1 / Gidycz et al.violence Against Women Article Preventing Sexual Aggression Among College Men: An Evaluation of a Social Norms and Bystander Intervention Program Violence Against Women 17(6) The Author(s) 2011 Reprints and permission: sagepub.com/journalspermissions.nav DOI: / Christine A. Gidycz 1, Lindsay M. Orchowski 1,2, and Alan D. Berkowitz 3 Abstract Men and women living in randomly selected 1st-year dormitories participated in tailored single-sex sexual assault prevention or risk-reduction programs, respectively. An evaluation of the men s project is presented (N = 635). The program incorporated social norms and bystander intervention education and had an impact on self-reported sexual aggression and an effect on men s perceptions that their peers would intervene when they encountered inappropriate behavior in others. Relative to the control group, participants also reported less reinforcement for engaging in sexually aggressive behavior, reported fewer associations with sexually aggressive peers, and indicated less exposure to sexually explicit media. Keywords program evaluation, sexual aggression, sexual assault prevention Sexual assault is pervasive on college campuses across the United States, with largescale surveys of college women indicating that approximately 12% have experienced a rape (Kilpatrick, Resnick, Ruggiero, Conoscenti, & McCauley, 2007). Between 11% and 1 Ohio University, Athens, OH, USA 2 Brown University, Providence, RI, USA 3 Independent Consultant, Mount Shasta, CA, USA and Department of the Navy Corresponding Author: Christine A. Gidycz, Department of Psychology, Ohio University, 200 Porter Hall, Athens, OH 45701, USA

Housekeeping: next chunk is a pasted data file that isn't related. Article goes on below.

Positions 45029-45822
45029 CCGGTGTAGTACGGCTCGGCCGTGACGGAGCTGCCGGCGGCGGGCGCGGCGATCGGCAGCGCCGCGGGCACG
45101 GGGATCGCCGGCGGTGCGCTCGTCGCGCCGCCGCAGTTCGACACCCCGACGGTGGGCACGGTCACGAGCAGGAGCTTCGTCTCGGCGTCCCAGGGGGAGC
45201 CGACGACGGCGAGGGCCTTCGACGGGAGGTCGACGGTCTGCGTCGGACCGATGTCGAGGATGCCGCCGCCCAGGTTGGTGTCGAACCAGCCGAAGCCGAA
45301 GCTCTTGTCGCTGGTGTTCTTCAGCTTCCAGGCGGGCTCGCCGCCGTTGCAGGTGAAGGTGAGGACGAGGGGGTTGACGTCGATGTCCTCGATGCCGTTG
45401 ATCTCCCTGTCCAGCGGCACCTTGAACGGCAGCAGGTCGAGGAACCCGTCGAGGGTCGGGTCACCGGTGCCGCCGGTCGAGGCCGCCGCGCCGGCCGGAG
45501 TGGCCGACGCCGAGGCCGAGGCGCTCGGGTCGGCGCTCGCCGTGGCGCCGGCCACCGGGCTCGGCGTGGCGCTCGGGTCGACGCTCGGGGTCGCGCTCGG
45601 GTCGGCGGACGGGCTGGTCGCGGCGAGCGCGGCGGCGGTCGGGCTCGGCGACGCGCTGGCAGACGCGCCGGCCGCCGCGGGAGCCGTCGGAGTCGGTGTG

2 Gidycz et al % of college women have been sexually assaulted over brief 2-to-3-month intervals (Gidycz, Orchowski, King, & Rich, 2008; Rich, Gidycz, Warkentin, Loh, & Weiland, 2005; Turchik, Probst, Chau, Nigoff, & Gidycz, 2007). Estimates of sexual assault perpetration garnered from men are substantially lower than those provided by women; however, the extent of men s self-reported sexual aggression is also alarming (Gidycz, Warkentin, Orchowski, & Edwards, 2011). College men s self-reported perpetration of sexually aggressive (SA) acts suggest incidence rates between 10% (Gidycz, Warkentin, & Orchowski, 2007) and 17% (Loh, Gidycz, Lobo, & Luthra, 2005) over a 3-month period and approximately 35% over a 4-year period (White & Smith, 2004). Given that a very small group of men commit the majority of these assaults (Lisak & Miller, 2002), it is crucial that prevention efforts take into account the fact that a majority of assaults are perpetrated by a minority of men. Despite federal mandates to provide prevention programming on college campuses (National Association of Student Personnel Administrators, 1994), there remains a dearth of program outcome evaluations demonstrating the effectiveness of sexual violence prevention efforts. Experts have highlighted the need for sound theories to guide programming efforts (see Gidycz, Orchowski, & Edwards, 2011) with recommendations that programs target single-gender audiences. The program goals for men s and women s programming do not overlap (Gidycz, Rich, & Marioni, 2002) and fears of embarrassment make it difficult for men to openly discuss their attitudes with women present (Berkowitz, 1992, 1994). Yet the vast majority of published outcome evaluations report on mixed-gender programs (for reviews, see Anderson & Whiston, 2005; Morrison, Hardison, Mathew, & O Neil, 2004). In response to these critiques, researchers have developed and evaluated programs geared toward single-gender audiences (Gidycz, Warkentin, et al., 2011). Programs that target the behavior of potential perpetrators (i.e., men) are described as rape-prevention programs, and programs geared toward reducing a woman s risk for victimization are described as risk-reduction programs (Lonsway et al., 2009). More recently, bystander interventions have been implemented with single-gender groups, based on the premise that all members of a community are affected by violence and, therefore, must be involved in dispelling the social norms that perpetuate violence against women (Edwards, Jumper- Thurman, Plested, Oetting, & Swanson, 2000). Bystander approaches teach individuals skills to take action and to intervene when witnessing risky peer behavior (Banyard, Plante, & Moynihan, 2004), and are appropriate for male audiences, given that most men do not perpetrate but are in a position to prevent perpetrations committed by the minority of men. Increasingly, there are some limited data to support the effectiveness of sexual assault prevention, risk reduction, and bystander intervention programs (for reviews, see Gidycz Orchowski et al., 2011; Lonsway et al., 2009; Orchowski, Gidycz, & Murphy, 2010). Prevention programs account for only 8% of programs and demonstrate modest success in terms of attitude change regarding rape (e.g., Morrison et al., 2004). Evaluations of riskreduction programs present mixed findings, with some data demonstrating decreases in victimization and revictimization (Gidycz et al., 2001; Orchowski, Gidycz, & Raffle, 2008), increases in self-protective behaviors (Gidycz, Rich, Orchowski, King, & Miller,